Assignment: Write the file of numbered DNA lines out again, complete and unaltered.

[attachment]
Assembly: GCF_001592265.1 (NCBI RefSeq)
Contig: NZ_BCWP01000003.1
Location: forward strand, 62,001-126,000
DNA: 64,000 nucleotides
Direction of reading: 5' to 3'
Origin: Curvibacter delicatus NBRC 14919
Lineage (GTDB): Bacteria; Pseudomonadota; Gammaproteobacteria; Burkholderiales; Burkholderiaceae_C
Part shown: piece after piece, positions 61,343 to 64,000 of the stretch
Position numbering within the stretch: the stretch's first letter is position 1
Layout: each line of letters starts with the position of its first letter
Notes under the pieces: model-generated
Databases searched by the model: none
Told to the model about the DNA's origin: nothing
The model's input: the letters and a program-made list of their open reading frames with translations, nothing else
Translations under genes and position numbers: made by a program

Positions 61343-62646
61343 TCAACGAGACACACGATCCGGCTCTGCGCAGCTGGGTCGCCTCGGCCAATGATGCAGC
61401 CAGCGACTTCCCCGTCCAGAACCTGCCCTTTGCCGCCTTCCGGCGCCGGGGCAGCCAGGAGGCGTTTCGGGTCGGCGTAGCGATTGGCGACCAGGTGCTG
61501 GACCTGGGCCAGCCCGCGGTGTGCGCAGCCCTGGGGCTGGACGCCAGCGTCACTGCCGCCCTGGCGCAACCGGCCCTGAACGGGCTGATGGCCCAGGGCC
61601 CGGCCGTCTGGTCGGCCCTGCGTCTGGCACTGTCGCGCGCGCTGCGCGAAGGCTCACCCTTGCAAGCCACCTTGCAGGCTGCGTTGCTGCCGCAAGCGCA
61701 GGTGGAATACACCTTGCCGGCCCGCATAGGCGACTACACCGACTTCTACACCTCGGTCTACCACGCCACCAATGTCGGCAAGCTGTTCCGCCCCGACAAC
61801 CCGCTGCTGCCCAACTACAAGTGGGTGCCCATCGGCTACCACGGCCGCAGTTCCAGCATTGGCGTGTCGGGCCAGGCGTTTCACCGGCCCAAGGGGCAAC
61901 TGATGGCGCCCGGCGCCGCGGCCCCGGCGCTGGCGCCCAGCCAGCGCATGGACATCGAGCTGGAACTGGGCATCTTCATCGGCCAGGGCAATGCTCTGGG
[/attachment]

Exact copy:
Assembly: GCF_001592265.1 (NCBI RefSeq)
Contig: NZ_BCWP01000003.1
Location: forward strand, 62,001-126,000
DNA: 64,000 nucleotides
Direction of reading: 5' to 3'
Origin: Curvibacter delicatus NBRC 14919
Lineage (GTDB): Bacteria; Pseudomonadota; Gammaproteobacteria; Burkholderiales; Burkholderiaceae_C
Part shown: piece after piece, positions 61,343 to 64,000 of the stretch
Position numbering within the stretch: the stretch's first letter is position 1
Layout: each line of letters starts with the position of its first letter
Notes under the pieces: model-generated
Databases searched by the model: none
Told to the model about the DNA's origin: nothing
The model's input: the letters and a program-made list of their open reading frames with translations, nothing else
Translations under genes and position numbers: made by a program

Positions 61343-62646
61343 TCAACGAGACACACGATCCGGCTCTGCGCAGCTGGGTCGCCTCGGCCAATGATGCAGC
61401 CAGCGACTTCCCCGTCCAGAACCTGCCCTTTGCCGCCTTCCGGCGCCGGGGCAGCCAGGAGGCGTTTCGGGTCGGCGTAGCGATTGGCGACCAGGTGCTG
61501 GACCTGGGCCAGCCCGCGGTGTGCGCAGCCCTGGGGCTGGACGCCAGCGTCACTGCCGCCCTGGCGCAACCGGCCCTGAACGGGCTGATGGCCCAGGGCC
61601 CGGCCGTCTGGTCGGCCCTGCGTCTGGCACTGTCGCGCGCGCTGCGCGAAGGCTCACCCTTGCAAGCCACCTTGCAGGCTGCGTTGCTGCCGCAAGCGCA
61701 GGTGGAATACACCTTGCCGGCCCGCATAGGCGACTACACCGACTTCTACACCTCGGTCTACCACGCCACCAATGTCGGCAAGCTGTTCCGCCCCGACAAC
61801 CCGCTGCTGCCCAACTACAAGTGGGTGCCCATCGGCTACCACGGCCGCAGTTCCAGCATTGGCGTGTCGGGCCAGGCGTTTCACCGGCCCAAGGGGCAAC
61901 TGATGGCGCCCGGCGCCGCGGCCCCGGCGCTGGCGCCCAGCCAGCGCATGGACATCGAGCTGGAACTGGGCATCTTCATCGGCCAGGGCAATGCTCTGGG